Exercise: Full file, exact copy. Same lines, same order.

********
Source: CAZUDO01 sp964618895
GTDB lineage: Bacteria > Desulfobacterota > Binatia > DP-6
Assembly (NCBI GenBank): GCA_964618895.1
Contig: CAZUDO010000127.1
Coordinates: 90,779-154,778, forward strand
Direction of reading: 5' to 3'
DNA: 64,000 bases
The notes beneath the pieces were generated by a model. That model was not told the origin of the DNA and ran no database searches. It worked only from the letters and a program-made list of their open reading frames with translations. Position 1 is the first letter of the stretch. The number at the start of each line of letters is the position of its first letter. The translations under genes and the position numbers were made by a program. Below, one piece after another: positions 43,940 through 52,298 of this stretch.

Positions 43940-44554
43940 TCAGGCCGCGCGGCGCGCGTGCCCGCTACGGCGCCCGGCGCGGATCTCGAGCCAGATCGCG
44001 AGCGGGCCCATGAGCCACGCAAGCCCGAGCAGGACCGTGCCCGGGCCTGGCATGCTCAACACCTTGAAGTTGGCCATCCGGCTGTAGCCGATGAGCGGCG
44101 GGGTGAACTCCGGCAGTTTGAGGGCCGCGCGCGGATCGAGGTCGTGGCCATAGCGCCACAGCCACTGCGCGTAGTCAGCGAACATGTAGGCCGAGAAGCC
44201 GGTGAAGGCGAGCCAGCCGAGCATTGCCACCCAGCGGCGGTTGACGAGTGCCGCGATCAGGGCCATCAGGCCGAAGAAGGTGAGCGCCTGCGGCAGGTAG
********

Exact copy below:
Source: CAZUDO01 sp964618895
GTDB lineage: Bacteria > Desulfobacterota > Binatia > DP-6
Assembly (NCBI GenBank): GCA_964618895.1
Contig: CAZUDO010000127.1
Coordinates: 90,779-154,778, forward strand
Direction of reading: 5' to 3'
DNA: 64,000 bases
The notes beneath the pieces were generated by a model. That model was not told the origin of the DNA and ran no database searches. It worked only from the letters and a program-made list of their open reading frames with translations. Position 1 is the first letter of the stretch. The number at the start of each line of letters is the position of its first letter. The translations under genes and the position numbers were made by a program. Below, one piece after another: positions 43,940 through 52,298 of this stretch.

Positions 43940-44554
43940 TCAGGCCGCGCGGCGCGCGTGCCCGCTACGGCGCCCGGCGCGGATCTCGAGCCAGATCGCG
44001 AGCGGGCCCATGAGCCACGCAAGCCCGAGCAGGACCGTGCCCGGGCCTGGCATGCTCAACACCTTGAAGTTGGCCATCCGGCTGTAGCCGATGAGCGGCG
44101 GGGTGAACTCCGGCAGTTTGAGGGCCGCGCGCGGATCGAGGTCGTGGCCATAGCGCCACAGCCACTGCGCGTAGTCAGCGAACATGTAGGCCGAGAAGCC
44201 GGTGAAGGCGAGCCAGCCGAGCATTGCCACCCAGCGGCGGTTGACGAGTGCCGCGATCAGGGCCATCAGGCCGAAGAAGGTGAGCGCCTGCGGCAGGTAG